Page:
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Simple Array Question

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Say I wanted to declare an array with 99 elements. int myArray[99]; I used to know how to, but I had a big brain fart. How would I go through and initialize each element of this using a for() loop? [edited by - Krak on October 11, 2003 7:52:32 PM]

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quote:
Original post by skullfire
ok..lets see
int myArray[99];
for(int k=0;k<99;k++)
myArray[k] = 0;


That works but it won't set the last item in the array it should be

for(int k=0;k <= 99;k++)
myArray[k] = 0;


you can also do the same like this (and its a little bit faster)

memset(&MyArray,0,sizeof(MyArray));



[edited by - FtMonkey on October 11, 2003 8:11:53 PM]

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quote:
Original post by FtMonkey
quote:
Original post by skullfire
ok..lets see
int myArray[99];
for(int j=0;j<99;j++)
myArray[j] = 0;


That works but it won't set the last item in the array it should be

for(int j=0;j <= 99;j++)
myArray[j] = 0;



Actually, skullfire is correct, and his code will set the last element. Your code will access elements outside the array. The array has 99 elements, so the index ranges from 0 to 98, and you access index 99, which is outside the array, with your for loop.

edit: Changed loop index to j to prevent forum to change text to italic.

[edited by - Brother Bob on October 11, 2003 7:51:44 PM]

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quote:
Original post by skullfire
ok..lets see
int myArray[99];
for(int i=0;i<99;i++)
myArray = 0;


...And that''ll sift through every element and assign them all to zero?

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quote:
Original post by Brother Bob
quote:
Original post by FtMonkey
quote:
Original post by skullfire
ok..lets see
int myArray[99];
for(int j=0;j<99;j++)
myArray[j] = 0;


That works but it won't set the last item in the array it should be

for(int j=0;j <= 99;j++)
myArray[j] = 0;



Actually, skullfire is correct, and his code will set the last element. Your code will access elements outside the array. The array has 99 elements, so the index ranges from 0 to 98, and you access index 99, which is outside the array, with your for loop.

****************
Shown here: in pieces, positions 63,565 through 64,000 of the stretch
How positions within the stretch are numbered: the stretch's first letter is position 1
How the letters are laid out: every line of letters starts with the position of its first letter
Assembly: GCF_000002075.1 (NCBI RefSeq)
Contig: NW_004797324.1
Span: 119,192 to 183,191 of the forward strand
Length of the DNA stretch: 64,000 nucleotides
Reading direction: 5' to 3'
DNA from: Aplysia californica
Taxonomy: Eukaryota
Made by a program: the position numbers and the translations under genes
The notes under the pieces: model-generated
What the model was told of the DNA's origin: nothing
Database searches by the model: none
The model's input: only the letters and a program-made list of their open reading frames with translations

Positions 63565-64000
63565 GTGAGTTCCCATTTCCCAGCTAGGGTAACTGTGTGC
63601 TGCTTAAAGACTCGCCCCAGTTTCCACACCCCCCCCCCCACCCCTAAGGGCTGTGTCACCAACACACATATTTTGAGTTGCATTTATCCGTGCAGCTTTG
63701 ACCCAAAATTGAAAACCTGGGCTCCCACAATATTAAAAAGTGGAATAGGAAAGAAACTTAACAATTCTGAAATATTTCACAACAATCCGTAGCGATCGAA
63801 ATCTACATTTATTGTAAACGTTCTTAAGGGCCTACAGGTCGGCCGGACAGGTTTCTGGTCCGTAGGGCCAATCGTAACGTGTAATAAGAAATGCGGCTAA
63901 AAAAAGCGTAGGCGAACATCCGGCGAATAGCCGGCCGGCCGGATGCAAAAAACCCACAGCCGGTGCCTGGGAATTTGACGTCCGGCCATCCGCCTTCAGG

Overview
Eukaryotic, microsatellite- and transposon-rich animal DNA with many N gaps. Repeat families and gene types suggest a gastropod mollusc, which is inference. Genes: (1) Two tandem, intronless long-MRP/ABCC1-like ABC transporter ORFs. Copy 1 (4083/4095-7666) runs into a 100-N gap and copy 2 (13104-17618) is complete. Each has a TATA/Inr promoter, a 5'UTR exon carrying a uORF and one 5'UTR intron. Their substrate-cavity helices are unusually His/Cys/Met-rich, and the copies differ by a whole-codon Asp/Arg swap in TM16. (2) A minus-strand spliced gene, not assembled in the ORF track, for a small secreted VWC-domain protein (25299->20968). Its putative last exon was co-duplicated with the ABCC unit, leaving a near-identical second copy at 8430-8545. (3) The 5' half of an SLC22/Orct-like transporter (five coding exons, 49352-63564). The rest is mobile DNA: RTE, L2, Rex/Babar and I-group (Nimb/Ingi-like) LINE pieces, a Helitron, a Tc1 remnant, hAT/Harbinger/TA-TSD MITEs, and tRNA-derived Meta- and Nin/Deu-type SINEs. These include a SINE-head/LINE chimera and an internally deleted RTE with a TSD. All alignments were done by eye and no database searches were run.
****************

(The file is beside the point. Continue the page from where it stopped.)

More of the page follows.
edit: Changed loop index to j to prevent forum to change text to italic.

[edited by - Brother Bob on October 11, 2003 7:51:44 PM]

Umm never mind then I guess I was the one doing it wrong hehe I forgot the last item in the array was out of range shouldn't that crash the program? I just tried it and it works as any other variable in the array...
..maybe it was just luck my program didn't crash though....



[edited by - FtMonkey on October 11, 2003 8:23:07 PM]

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quote:
Original post by FtMonkey
Umm never mind then I guess I was the one doing it wrong hehe I forgot the last item in the array was out of range shouldn''t that crash the program?


What happens when you access elements outside the array is undefined. Anything can happen, and that includes a crash.
quote:

I just tried it and it works as any other variable in the array...


The undefined behaviour you happen to get seems to work the way you want it to work. But be VERY careful, since very hard to find bugs may appear in a completely unrelated part of the program. Here''s a small example.

void bar(int *foo1, int *foo2)
{
*foo1 = 1;
foo2[1] = 2;
foo2[2] = 3;
}

int main(int, char **)
{
int foo1;
int foo2[2];

bar(&foo1, foo2);

cout << foo1 << endl;

return 0;
}

What do you think this code will output? 1? I get 3.

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Brother Bob: the problem is that you index your array of two items using indices 1 and 2. You should use indices 0 and 1.

The compiler will turn:


foo[bar]


internally into:


*(foo+bar)


This is the way the language is defined (!)

If you don't believe me, check this out:


#include <stdio.h>
int main()
{
printf( "%d\n", 1["abcd"] );
return 0;
}


The initial solution was correct, except it was missing the indirection of

myArray[ i] = 0;

(This was probably the BBS turning it into the "italic" tag)

Last: this construct will NOT initialize everything to 0, only the first element:


int myArray[ 99 ] = { 0 };


However, if your variable/array is global or static, it is guaranteed to be initialized to 0 before the program starts! This is different from locals, members and heap allocations, which contain random junk initially.


[edited by - hplus0603 on October 11, 2003 9:14:14 PM]

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quote:
Original post by hplus0603
Brother Bob: the problem is that you index your array of two items using indices 1 and 2. You should use indices 0 and 1.


What I''m trying to show with the code is that writing outside the array can cause surprising effects. Writing to foo2[1] also was a bit redundant, maybe I should have written to foo2[2] only (apart from foo1) to show the effect.

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quote:
Original post by hplus0603
Last: this construct will NOT initialize everything to 0, only the first element:


int myArray[ 99 ] = { 0 };

The C++ standard says:
quote:
C++ standard, 8.5.1/7
If there are fewer initializers in the list than there are members in the aggregate, then each member not explicitly initialized shall be default-initialized (8.5). [Example:
    struct S { int a; char* b; int c; };
    S ss = { 1, "asdf" };

initializes ss.a with 1, ss.b with "asdf", and ss.c with the value of an expression of the form int(), that is, 0. ]
I assume that this is the same for C, but I can''t be certain.

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